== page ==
Let’s be real, when you’re sick, the last thing you probably feel like doing is digging into a giant bowl of vegetables. I’m here to point you in the right direction so you’ve got some food “tools” in your toolkit to fight off any sickness during the holiday season. I just so happen to be battling a wicked cold as I type this! Yes, magical unicorn dietitians get sick too.
Everything we eat and drink passes through the gut along the gastrointestinal (GI) tract. This GI tract is comprised of a complex environment of bacteria, both good and bad, that is necessary for digestion. Recent research shows there is a close involvement of those bacteria and various aspects of health from behavior, stress response, to our immune system. Seriously, gut bacteria is like the Amazon for researchers right now. So much to discover!
To help those gut bacteria thrive and stave off sickness, focus on incorporating a bunch of whole foods such as fruits, vegetables, and whole grains into your existing diet. Enjoy those cocktail weenies (in moderation), but perhaps chase it with a salad or a yogurt for breakfast the next day.
Yogurt – 6 ounces a day
Probiotics, or “live active cultures,” found in yogurt are healthy bacteria that help the gut. A recent study found that a daily 7-ounce dose of yogurt was just as effective in boosting immunity as popping a pill. Choose a low-sugar or plain variety and look for a label that says, “Live and Active Cultures.”
Mushrooms – 1/4 oz. to 1 oz. a day
These famous fungi have been used for centuries in various medicinal remedies. Mushrooms help to increase the production of white blood cells, which help fight off infection. Choose shitake, maitake, and reishi varieties for the biggest dose of immunity. Dice and add to pasta sauce, sprinkle over a salad, or sauté with olive oil and add to your morning omelet.
Oats – ½ cup a day
These grains contain a type of fiber called beta-glucan, which contain antimicrobial properties. In addition to boosting immunity, oats can also speed wound healing and help antibiotics work better.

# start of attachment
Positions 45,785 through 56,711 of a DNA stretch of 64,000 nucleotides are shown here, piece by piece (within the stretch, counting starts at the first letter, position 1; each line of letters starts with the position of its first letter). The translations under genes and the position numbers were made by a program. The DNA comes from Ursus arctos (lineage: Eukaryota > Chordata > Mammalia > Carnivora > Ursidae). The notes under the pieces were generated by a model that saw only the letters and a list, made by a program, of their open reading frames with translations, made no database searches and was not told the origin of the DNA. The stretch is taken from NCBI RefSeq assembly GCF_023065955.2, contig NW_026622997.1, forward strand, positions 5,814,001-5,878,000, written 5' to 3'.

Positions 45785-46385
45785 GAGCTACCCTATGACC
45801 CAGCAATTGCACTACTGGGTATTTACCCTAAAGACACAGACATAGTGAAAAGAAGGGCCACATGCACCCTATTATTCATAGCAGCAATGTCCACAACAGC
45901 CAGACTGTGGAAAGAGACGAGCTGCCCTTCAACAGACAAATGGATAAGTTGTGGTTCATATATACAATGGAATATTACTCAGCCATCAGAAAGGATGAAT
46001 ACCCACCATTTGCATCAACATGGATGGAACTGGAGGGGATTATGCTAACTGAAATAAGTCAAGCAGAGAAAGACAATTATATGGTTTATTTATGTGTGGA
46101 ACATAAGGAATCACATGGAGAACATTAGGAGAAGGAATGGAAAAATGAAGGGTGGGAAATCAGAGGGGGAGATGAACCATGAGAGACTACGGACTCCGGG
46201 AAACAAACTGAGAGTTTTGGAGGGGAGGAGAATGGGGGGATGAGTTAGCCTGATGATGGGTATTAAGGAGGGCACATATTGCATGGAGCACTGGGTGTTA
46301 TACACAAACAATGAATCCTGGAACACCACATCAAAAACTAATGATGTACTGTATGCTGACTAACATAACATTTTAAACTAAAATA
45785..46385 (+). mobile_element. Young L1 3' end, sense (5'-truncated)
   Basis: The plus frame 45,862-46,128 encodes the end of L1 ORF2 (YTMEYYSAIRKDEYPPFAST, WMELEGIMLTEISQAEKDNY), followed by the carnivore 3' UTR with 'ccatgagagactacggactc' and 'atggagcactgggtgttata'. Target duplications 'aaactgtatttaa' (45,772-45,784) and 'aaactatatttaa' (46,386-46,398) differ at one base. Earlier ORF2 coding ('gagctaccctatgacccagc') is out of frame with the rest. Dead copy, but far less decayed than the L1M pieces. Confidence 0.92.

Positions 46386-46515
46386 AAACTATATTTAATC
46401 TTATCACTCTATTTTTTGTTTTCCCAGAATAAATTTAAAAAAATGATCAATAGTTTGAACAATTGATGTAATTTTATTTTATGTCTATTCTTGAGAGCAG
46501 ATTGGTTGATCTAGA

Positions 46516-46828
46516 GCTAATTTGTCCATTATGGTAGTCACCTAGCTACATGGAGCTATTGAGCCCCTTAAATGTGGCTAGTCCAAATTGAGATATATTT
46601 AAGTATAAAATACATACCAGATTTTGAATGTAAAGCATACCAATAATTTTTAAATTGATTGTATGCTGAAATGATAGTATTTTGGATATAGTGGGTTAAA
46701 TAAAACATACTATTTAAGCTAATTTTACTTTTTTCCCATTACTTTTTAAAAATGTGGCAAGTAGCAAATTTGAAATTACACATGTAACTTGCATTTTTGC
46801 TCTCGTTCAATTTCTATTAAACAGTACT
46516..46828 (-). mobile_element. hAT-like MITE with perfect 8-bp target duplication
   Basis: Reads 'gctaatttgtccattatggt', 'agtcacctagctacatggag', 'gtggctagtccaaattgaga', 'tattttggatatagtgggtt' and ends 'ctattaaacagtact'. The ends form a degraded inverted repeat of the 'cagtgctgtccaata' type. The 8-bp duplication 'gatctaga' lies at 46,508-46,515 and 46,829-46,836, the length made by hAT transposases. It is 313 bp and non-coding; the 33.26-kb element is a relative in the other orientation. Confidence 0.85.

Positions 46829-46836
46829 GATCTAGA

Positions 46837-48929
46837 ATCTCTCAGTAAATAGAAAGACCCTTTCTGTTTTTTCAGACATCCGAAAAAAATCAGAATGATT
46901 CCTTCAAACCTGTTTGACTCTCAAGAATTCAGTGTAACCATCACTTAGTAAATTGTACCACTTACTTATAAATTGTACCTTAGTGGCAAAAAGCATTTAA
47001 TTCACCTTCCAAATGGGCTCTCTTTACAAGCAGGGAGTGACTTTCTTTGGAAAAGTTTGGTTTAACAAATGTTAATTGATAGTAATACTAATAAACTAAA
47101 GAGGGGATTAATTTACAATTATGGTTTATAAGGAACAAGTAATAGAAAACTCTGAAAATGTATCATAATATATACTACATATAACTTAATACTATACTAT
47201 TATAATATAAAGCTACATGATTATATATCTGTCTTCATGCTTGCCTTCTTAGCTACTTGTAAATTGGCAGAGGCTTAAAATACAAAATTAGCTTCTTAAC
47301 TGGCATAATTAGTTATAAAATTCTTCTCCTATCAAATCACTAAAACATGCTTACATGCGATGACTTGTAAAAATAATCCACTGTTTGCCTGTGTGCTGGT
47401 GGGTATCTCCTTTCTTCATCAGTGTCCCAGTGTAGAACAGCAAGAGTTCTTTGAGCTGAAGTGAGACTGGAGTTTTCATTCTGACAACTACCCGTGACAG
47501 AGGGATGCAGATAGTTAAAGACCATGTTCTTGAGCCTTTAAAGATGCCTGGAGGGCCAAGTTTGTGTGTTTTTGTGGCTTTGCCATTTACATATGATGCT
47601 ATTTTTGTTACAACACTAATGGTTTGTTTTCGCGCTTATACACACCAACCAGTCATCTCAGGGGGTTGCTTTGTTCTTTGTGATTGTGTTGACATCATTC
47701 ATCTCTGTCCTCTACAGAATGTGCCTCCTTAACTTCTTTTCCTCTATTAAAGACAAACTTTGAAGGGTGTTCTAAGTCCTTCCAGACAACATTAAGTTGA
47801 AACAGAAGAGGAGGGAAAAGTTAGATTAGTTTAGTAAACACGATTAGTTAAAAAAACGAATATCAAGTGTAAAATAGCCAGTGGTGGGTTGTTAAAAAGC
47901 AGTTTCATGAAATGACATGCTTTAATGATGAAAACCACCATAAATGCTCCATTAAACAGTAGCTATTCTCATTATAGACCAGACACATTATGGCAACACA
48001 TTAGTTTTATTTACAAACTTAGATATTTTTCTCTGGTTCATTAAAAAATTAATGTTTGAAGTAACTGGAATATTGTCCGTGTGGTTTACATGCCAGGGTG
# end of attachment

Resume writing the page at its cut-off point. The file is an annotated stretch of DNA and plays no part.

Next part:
Sweet Potatoes – ½ cup serving
Rich in an antioxidant called beta-carotene, sweet potatoes help to protect your skin, which is the body’s first line of defense against sickness. When beta-carotene is absorbed, the body turns it into Vitamin A whose major role acts as part of the production of connective tissue, a component of skin.
Speed Up Recovery
When you’re hit with a cold, the body produces inflammatory responses like increased mucus production and swollen glands. In addition to foods that help prevent sickness, there are many that help dial down inflammation and ease symptoms.
Research shows that chicken soup calms congestion, thanks to cysteine, an amino acid found in chicken. The hot broth also helps prevent dehydration and soothes a sore throat.
These tasty, breakfast staples are rich in zinc, an immune booster that zaps cold symptoms. Zinc taken within 24 hours of the onset of symptoms can shorten the duration of a cold. No time to cook? Check out my simple method for hardboiling a bunch of eggs at one time.
Decaf Green or Black Tea
Both green and black teas are rich in antioxidants like L-theanine but are also rich in cancer-fighting polyphenols including flavonoids and tannins. Hot drinks also ease sneezing, sore throats, chills, and tiredness.
In addition to eating immune boosting foods, make sure to also follow good sanitary practices, get adequate rest (at least 7-8 hours a night), and get outside to catch some Vitamin D in the form of sunshine as much as possible.